How Many Words Is This Picture Worth?

Although the Pittsburgh Symphony Orchestra (PSO) and its musicians returned to mediated bargaining at the beginning of the month, those talks have yet to produce enough momentum to prevent additional event cancellations. Case in point, the organization announced the latest round of cancellations for events through Monday, 12/5/2016.

Since both sides agreed to a media blackout, there are few details but the 11/15/2016 edition of the Pittsburgh Post-Gazette published an article by Elizabeth Bloom which reports both sides have confirmed that negotiations are ongoing.

The articles reuses what may be one of the best photos to come out of a work stoppage (yet). It features PSO principal oboist Cindy DeAlmeida on the picket line casting a gaze at PSO president and CEO, Melia Peters Tourangeau, that could perhaps be described in polite terms as “steely.”


It’s wonderful to see the increasingly lost art of photojournalism put to such good use. Kudos to Nate Guidry for capturing the moment.

About Drew McManus

"I hear that every time you show up to work with an orchestra, people get fired." Those were the first words out of an executive's mouth after her board chair introduced us. That executive is now a dear colleague and friend but the day that consulting contract began with her orchestra, she was convinced I was a hatchet-man brought in by the board to clean house.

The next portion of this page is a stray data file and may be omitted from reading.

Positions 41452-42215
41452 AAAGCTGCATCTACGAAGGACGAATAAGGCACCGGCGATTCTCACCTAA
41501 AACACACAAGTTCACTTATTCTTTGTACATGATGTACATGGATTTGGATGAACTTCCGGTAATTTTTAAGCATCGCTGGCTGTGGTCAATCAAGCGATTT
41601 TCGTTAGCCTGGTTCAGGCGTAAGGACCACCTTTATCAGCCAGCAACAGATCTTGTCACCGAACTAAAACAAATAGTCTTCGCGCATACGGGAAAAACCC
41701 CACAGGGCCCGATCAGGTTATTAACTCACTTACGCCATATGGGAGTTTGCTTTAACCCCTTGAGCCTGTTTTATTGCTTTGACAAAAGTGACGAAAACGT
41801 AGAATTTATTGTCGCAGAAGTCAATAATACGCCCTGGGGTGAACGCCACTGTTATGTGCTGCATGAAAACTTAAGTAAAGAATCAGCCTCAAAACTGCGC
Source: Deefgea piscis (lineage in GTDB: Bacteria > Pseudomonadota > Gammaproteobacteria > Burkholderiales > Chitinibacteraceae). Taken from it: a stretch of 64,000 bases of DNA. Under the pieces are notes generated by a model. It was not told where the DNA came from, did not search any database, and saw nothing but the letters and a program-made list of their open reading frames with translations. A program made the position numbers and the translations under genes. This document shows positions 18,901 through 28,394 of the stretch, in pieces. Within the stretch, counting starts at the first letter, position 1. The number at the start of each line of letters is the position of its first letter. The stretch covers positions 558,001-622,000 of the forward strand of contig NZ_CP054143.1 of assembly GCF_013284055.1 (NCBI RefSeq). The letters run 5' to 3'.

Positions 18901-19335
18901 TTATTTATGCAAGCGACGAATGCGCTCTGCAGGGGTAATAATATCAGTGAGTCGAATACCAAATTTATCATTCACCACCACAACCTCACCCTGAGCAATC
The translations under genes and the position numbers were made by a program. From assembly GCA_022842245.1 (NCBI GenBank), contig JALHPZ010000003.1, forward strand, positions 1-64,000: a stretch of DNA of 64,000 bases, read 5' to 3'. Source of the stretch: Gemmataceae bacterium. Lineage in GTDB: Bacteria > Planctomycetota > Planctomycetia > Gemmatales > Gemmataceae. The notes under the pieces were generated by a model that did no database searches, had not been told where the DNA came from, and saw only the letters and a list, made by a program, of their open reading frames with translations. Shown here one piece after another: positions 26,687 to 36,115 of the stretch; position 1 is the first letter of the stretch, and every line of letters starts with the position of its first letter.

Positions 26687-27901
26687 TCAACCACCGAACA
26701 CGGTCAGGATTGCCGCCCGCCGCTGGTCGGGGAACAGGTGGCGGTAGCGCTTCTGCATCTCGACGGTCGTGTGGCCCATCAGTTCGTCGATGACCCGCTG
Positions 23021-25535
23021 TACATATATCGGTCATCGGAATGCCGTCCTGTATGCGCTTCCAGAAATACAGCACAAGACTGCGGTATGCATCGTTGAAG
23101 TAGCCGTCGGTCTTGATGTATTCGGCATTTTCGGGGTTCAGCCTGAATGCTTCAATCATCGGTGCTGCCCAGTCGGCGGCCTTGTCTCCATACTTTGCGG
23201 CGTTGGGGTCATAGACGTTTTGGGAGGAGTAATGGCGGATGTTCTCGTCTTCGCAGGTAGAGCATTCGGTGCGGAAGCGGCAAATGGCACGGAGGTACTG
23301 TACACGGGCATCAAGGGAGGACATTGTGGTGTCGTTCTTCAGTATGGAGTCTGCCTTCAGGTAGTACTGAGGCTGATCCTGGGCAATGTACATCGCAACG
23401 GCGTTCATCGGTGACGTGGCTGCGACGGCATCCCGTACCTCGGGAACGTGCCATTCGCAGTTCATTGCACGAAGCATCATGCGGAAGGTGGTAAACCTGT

I understand where the trepidation comes from as a great deal of my consulting and technology provider work for arts organizations involves due diligence, separating fact from fiction, interpreting spin, as well as performance review and oversight. So yes, sometimes that work results in one or two individuals "aggressively embracing career change" but far more often than not, it reinforces and clarifies exactly what works and why.

In short, it doesn't matter if you know where all the bodies are buried if you can't keep your own clients out of the ground, and I'm fortunate enough to say that for more than 15 years, I've done exactly that for groups of all budget size from Qatar to Kathmandu.

For fun, I write a daily blog about the orchestra business, provide a platform for arts insiders to speak their mind, keep track of what people in this business get paid, help write a satirical cartoon about orchestra life, hack the arts, and love a good coffee drink.

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